Peace Corps uses TeachAIDS to educate special needs teachers about HIV prevention in Guyana.
18
JAN
2012

United States Peace Corps Volunteers in Guyana used TeachAIDS to expose educators to pedagogical techniques and promote learning among children with special needs, including those who are blind, deaf, physically handicapped, and have behavioral issues.

Peace Corps volunteers used the TeachAIDS software as part of their three-day training program. To date, Guyana maintains its own cultural barriers to providing individuals with medically accurate HIV education. TeachAIDS tutorials help overcome these cultural barriers, which enable teachers to learn and present the information in a more comfortable way in their classroom settings.

“The TeachAIDS presentation was a huge success and the teachers gave positive feedback when I presented it to them. They found the material to be simple and clear with the visual and audio accompaniment appropriate for their older children with disabilities.”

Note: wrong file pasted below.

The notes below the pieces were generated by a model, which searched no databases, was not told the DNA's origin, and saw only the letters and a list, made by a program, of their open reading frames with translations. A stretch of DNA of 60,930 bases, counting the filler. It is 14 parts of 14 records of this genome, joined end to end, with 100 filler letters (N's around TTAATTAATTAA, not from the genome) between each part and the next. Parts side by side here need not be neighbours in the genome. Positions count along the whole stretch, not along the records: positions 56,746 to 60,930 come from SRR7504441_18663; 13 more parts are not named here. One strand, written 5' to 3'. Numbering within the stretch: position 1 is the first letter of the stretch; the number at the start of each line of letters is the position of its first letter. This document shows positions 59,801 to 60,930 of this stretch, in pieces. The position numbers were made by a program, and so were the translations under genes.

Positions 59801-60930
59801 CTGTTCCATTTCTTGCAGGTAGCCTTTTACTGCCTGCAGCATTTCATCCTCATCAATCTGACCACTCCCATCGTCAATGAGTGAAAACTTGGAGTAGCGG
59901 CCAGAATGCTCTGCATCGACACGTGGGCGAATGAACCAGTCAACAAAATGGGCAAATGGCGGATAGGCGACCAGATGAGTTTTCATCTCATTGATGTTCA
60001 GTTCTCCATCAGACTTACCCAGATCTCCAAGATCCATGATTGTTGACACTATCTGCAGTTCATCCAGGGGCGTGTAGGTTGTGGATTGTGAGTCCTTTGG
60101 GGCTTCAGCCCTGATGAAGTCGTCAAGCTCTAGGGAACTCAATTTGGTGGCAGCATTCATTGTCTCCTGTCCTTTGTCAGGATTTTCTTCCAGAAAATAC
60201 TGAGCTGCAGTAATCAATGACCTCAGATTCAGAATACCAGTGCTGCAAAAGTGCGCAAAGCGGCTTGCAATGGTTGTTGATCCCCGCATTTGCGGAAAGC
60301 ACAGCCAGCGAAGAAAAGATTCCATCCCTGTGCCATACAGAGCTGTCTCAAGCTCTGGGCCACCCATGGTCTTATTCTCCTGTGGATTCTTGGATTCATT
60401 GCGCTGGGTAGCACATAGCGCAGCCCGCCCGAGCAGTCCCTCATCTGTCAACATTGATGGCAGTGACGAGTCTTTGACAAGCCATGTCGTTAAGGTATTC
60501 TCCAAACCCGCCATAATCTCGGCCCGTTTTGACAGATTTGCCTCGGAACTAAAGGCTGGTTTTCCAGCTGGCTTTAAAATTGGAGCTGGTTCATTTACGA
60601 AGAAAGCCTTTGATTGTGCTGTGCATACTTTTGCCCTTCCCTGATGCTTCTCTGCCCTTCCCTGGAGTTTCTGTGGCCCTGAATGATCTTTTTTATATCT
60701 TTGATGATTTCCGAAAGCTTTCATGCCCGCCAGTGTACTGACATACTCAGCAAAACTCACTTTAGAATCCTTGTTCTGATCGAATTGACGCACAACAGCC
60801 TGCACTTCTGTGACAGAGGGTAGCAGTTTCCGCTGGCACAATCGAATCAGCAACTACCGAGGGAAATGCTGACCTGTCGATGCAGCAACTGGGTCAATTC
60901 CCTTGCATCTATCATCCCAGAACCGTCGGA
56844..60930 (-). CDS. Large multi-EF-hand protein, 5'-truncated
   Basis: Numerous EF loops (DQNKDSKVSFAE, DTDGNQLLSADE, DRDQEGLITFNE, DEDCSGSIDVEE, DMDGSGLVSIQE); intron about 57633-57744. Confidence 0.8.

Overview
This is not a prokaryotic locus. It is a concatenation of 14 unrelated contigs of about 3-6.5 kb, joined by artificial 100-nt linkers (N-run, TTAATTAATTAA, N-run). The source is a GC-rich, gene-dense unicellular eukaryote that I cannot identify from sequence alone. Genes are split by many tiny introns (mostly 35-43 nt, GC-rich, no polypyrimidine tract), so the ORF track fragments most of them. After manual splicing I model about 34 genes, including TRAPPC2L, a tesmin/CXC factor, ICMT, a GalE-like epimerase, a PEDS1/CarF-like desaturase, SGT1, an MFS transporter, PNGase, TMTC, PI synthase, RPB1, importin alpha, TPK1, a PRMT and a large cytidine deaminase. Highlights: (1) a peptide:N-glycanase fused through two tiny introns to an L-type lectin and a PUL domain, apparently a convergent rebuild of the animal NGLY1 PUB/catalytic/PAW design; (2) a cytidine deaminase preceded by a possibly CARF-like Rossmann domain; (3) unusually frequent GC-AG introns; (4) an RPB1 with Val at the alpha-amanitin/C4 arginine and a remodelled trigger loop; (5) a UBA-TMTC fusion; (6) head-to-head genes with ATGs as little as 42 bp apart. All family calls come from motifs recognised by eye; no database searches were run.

- Jocelyn Friedman, Peace Corps Response Volunteer, Guyana

Established in 1966, the United States Peace Corps Guyana program has provided 581 volunteers in the areas of education, health, and HIV awareness. The U.S. President’s Emergency Plan for AIDS Relief (PEPFAR) particularly supports the efforts of Peace Corps volunteers working in HIV prevention, which includes a wide range of programs. As a leading cause of death among adolescents and young adults in Guyana, the Peace Corps’ HIV and AIDS awareness campaign targets populations within the 15-44 age range.

TeachAIDS has partnered with Peace Corps volunteers around the world in order to further their HIV prevention campaign efforts. In Guatemala, TeachAIDS, PEPFAR, the Ministry of Health, and Peace Corps volunteers have collaborated to build capacity and help strengthen prevention programs within the country.

Photo: Peace Corps uses TeachAIDS to educate special needs teachers about HIV prevention in Guyana.